Wallasey - St Alban

A Puginian Gothic church of the 1850s by S.R. Eyre & J. A. Hansom, which is a significant landmark in a deprived town centre location. The church suffered from bomb damage and unsympathetic alterations in the past, but an ambitious programme of repairs and  re-ordering carried out in 2003 has restored its dignity and given the parish a renewed focus.

Read More

Wallasey - St Peter and St Paul

An architecturally ambitious and little-altered Catholic church of 1935, designed by E. Bower Norris. Monumental in scale and Baroque in its spatial conception, the building is modelled and ornamented with extreme simplicity. Attention internally is focussed on the high altar and side chapels, which are clad in sumptuous  marbles. Built on an elevated site, with its hemispherical dome, the church is a landmark seen from both land and sea, and is cited as a navigational reference point on the marine chart for the Liverpool Bay.

Read More

Wallasey- Sacred Heart

The Sacred Heart church was an ambitious project built for a growing township in the immediate post-war period. The design by Reynolds & Scott is typically robust in a stripped Gothic style rather than their usual Romanesque. The west tower is the dominant feature, in which decorative embellishment is concentrated, but the presbytery is given almost equal prominence to the church when seen from the roadside.

Read More

Weaverham - St Bede

A post-War church by the well-known architectural firm of Reynolds & Scott, adopting the Romanesque/Byzantine style popular for Catholic churches of the day. A simple and dignified design, which has been internally altered.

Read More

Wem - Our Lady of Perpetual Succour

A simple structure of the early 1990s.

Read More

West Kirby - St Agnes

Built in 1897, and the earliest of Edmund Kirby’s series of small-scale Catholic churches built to a limited budget, of which Holy Name, Oxton is the finest. The original building was simple in form and (unusually for Kirby) in detail; the sanctuary was added in 1905, and the present ensemble, pleasing but unremarkable, is the result of many  changes that have taken place over the twentieth century.

Read More

Whaley Bridge - Sacred Heart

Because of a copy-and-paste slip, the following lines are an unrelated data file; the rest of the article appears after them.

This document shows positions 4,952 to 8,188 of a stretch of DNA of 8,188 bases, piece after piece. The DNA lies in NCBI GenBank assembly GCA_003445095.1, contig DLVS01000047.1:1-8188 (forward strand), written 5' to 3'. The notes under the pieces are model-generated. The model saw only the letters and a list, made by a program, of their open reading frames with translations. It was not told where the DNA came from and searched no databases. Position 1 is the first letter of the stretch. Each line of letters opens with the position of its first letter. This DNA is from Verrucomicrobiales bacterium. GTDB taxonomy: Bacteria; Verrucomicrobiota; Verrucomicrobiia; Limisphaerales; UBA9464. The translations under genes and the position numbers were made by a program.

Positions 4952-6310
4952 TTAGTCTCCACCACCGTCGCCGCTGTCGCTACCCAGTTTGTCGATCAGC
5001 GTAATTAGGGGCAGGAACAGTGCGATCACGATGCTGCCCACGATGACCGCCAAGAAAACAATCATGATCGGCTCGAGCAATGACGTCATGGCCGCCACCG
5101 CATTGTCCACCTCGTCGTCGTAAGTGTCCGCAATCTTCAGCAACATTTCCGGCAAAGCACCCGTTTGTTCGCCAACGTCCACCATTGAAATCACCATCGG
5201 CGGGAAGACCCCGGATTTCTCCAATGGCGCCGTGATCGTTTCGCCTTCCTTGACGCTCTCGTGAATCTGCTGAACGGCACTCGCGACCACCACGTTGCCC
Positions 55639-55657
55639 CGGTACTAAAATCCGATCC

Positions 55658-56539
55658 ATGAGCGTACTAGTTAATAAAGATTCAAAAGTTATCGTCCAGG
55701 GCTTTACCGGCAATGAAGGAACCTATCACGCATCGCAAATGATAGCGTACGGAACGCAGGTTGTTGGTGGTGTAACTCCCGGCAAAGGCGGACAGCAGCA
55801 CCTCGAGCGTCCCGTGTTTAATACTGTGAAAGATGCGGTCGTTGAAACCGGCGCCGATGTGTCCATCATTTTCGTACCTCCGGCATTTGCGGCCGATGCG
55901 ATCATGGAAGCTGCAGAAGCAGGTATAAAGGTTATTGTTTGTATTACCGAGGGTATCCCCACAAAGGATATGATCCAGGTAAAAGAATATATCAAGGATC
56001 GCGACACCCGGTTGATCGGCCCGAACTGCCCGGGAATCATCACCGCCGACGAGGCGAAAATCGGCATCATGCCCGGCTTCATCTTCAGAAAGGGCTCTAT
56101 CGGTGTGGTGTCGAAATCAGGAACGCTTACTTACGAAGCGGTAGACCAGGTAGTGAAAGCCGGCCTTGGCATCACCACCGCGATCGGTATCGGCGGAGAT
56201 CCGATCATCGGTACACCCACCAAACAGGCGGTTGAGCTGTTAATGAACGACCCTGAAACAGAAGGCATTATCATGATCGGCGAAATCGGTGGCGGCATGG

A small stone-built church built at the end of the Victorian period, probably from designs by Edmund Kirby, to serve a growing town. It has some significance for its historic value, and is included within Whaley Bridge conservation area, although its set-back, screened position means that it is not prominent in the street scene.

Read More

Whitchurch - St George Protector of England

A simple Gothic school-chapel of 1878 by James O’Byrne. Hemmed in on both sides, the constraints of the elongated plot required the interior to be top-lit. There is good post-war stained glass in the sanctuary. The presbytery is one of a pair of late Georgian town houses.

Read More

Wilmslow - Sacred Heart and St Teresa

An early twentieth century Decorated Gothic design by a member of the Gillow family, architects and furniture designers of Lancaster. Superficially of conventional appearance, it has a relatively unaltered exterior and a complex interior of architectural interest.

Read More

Winsford - St Joseph

A large functional building of the 1970s, not of special architectural or historic interest.

Read More

Wythenshawe - Sacred Heart and St Peter

A functional building capable of providing a range of facilities, but lacking special architectural or historic interest.

Read More

Wythenshawe - St Aidan’s Centre

A striking, unusual design combining blunt Art Deco forms with Romanesque details.  The interior has high quality furnishings and good, simple architectural forms now compromised by subdivision.

Read More

Wythenshawe - St Anthony

An imposing and monumental building by an architect of note. The church has a rich, little-altered interior with strong architectural qualities and notable furnishings. The church is described as ‘one of the few real landmarks of Wythenshawe’ and ‘beautifully built’, by Hartwell, Hyde and Pevsner (2004). It is one of a group of mid- twentieth century churches in the suburb which demonstrated the commitment to mission in the new community and includes architecturally notable Anglican churches by Basil Spence and George Pace.

Read More

Wythenshawe - St Elizabeth

A flexible building with a dignified interior but without special architectural or historic interest.

Read More